Good content design isn’t just about making content look good. It’s also a key part of communicating its meaning. While it’s possible to add a lot of bells and whistles to a digital page, it doesn’t always follow that that’s the right thing to do.
The starting point for any designer is working out what the story is. Once you know what you want to say, you then employ all the colour and the balance of the pace and the hierarchy and the typography that relate to the brand. That’s just basic design.
Then you work out what’s going to engage the user, or what’s going to hold their interest. That may involve looking at interactivity, for example. You want to think about what’s going to add to their experience to engage them even further and draw them further in. And dwell-time on a page is an important ranking signal, so anything that keeps a reader engaged is a good thing.
Good content design is uncluttered
A lot of people who produce content think more is better. The truth is the opposite. Making the information clearer and more simple and cleaner is often better.
Good design is very clear in its communication. That has a lot to do with hierarchy—focusing on making what’s important stand out. A lot of the impact that you can have in design is visual in nature. You can reinforce a lot of messages through visual additions without having to over-explain it with content.
You can overdo your page with tricky bits and pieces—spinning gifs and lots of calls-to-action. There’s a lot of technology that’s coming out that’s clever and interesting, and people get very excited by it. But if it’s not relevant to the message that you’re trying to convey, then you’re just going to confuse your reader. If the user can’t see the message, you’ve lost them.
Don’t fall in love with widgets
All the same principles that apply to offline design are relevant to online design. Navigation and hierarchy are really important in design in terms of trying to get the reader or the user to work their way through the content in the way you want them to do that.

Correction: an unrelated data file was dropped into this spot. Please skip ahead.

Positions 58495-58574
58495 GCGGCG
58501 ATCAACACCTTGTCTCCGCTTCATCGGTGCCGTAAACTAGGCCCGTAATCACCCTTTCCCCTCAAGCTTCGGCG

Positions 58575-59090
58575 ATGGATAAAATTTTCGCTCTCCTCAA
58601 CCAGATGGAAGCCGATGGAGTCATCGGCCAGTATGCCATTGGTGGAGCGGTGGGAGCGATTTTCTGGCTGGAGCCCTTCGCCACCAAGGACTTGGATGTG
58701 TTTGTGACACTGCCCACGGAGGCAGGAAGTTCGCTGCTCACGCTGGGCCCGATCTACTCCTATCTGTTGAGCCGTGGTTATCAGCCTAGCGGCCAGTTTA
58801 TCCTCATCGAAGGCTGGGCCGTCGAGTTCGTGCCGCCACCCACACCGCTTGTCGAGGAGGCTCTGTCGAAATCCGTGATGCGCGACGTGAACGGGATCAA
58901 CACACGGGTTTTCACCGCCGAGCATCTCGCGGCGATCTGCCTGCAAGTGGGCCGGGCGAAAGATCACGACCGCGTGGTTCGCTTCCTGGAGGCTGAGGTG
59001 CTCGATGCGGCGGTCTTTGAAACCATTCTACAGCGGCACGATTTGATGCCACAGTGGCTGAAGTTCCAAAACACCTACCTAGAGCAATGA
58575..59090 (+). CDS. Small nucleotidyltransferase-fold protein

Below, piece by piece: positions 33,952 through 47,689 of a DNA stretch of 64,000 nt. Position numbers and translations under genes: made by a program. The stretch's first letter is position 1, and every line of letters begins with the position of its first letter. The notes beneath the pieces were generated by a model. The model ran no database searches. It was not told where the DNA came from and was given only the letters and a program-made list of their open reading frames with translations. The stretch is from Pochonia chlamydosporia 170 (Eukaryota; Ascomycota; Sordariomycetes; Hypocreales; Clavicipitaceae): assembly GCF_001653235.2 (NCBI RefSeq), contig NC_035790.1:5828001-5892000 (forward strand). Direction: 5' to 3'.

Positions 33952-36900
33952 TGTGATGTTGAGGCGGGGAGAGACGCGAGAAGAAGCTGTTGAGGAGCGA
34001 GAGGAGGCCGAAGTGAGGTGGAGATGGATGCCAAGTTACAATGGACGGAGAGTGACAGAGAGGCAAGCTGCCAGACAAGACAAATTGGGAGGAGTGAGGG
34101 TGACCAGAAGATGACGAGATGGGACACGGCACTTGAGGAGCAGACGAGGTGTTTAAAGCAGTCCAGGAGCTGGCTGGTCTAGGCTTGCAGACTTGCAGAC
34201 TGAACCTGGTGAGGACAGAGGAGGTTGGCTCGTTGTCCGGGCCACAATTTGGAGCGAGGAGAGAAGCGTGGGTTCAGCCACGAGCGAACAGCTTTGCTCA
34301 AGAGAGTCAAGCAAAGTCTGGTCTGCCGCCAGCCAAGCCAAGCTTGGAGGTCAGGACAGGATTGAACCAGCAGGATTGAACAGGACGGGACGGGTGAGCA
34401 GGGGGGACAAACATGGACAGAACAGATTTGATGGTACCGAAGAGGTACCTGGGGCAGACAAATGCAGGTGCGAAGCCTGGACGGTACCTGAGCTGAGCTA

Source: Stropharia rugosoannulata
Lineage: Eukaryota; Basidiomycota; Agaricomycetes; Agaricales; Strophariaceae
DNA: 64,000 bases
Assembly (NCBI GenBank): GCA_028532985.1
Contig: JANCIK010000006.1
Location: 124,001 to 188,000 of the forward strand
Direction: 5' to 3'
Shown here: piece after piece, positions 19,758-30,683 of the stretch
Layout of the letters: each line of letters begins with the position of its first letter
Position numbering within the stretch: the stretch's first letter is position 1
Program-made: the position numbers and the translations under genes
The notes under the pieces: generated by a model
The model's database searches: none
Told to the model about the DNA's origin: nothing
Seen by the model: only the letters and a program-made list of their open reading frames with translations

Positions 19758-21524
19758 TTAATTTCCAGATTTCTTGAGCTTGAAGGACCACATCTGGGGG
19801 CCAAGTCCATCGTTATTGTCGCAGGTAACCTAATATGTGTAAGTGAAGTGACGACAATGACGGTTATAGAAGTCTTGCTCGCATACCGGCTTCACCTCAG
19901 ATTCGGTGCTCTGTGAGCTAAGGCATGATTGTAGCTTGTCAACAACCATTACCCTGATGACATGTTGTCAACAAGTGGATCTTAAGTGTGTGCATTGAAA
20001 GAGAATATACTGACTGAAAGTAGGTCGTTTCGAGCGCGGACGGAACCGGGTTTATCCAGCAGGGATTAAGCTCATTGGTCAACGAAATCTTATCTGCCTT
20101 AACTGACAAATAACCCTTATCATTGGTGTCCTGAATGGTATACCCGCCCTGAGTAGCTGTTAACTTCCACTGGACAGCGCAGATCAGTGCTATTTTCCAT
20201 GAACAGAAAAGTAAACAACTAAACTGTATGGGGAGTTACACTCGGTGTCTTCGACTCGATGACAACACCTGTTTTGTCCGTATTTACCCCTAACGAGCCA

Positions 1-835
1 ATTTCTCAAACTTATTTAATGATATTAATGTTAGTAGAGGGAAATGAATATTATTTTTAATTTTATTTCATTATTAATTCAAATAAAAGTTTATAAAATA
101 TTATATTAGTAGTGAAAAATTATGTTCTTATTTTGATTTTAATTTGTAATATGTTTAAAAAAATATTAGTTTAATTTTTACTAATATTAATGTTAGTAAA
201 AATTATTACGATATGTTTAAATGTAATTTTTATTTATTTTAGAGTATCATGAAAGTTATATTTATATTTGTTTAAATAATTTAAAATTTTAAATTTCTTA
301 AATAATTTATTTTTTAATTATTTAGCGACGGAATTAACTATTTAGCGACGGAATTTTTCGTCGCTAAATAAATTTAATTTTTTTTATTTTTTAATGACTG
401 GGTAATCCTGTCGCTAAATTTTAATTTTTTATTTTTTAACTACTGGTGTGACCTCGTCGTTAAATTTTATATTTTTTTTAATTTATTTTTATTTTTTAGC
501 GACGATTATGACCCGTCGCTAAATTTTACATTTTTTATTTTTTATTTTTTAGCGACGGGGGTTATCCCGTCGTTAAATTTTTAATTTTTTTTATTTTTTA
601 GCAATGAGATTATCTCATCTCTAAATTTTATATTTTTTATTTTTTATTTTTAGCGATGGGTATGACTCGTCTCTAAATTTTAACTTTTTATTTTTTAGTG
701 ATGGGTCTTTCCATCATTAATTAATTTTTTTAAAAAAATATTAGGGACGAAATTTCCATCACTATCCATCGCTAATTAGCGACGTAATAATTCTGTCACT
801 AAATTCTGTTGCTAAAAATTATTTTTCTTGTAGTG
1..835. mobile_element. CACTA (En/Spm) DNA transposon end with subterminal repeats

I think also to not be too sales-y as well. It’s a fine line between communicating a brand and blaring it. No-one finds it easy to read a page that is covered in logos and brand messages.
Pay attention to typography
When your ultimate goal is sales, it’s tempting to use old-school sales tactics like bolded or coloured type, or flashing letters. But that can come across as too aggressive in content marketing.
With content, you’re enriching their experience. If you come across as trying to sell readers something, you will lose about 95 percent of them.
When I look at a website like the Patagonia one, I’m really impressed by their approach to design and content. It’s divided into adventures. If you’re a surfer, or if you’re a sailor, there are some really lovely stories on there, and it’s more story based than adventure based.
Another one I’m interested in is called thesurfbox.net. It’s for women, and it’s to improve their performance in the surf, so they’re basically coaches. But it really doesn’t sell like that, it’s basically tips and tricks, and videos, there’s audio. Any questions that you may have, little tips to improve what you’re doing, it’ll be there.
It feels very much like they’re almost coaching you with their content, which makes you trust them. It’s reflected in the very clear, simple, interesting and engaging content which is totally and utterly relevant.
The production of good content is built around the user. The hierarchies of images, headlines, and typography make it clear and easy for users to get information.
For marketing purposes, the next step in delivering that information is delivering products that can help readers use it. But the design should showcase the products after it showcases the information.
There’s an old advertising saying: “Sell the sizzle, not the steak”. It means selling the experience of using the product rather than the product itself. And good design should always be built around that user experience.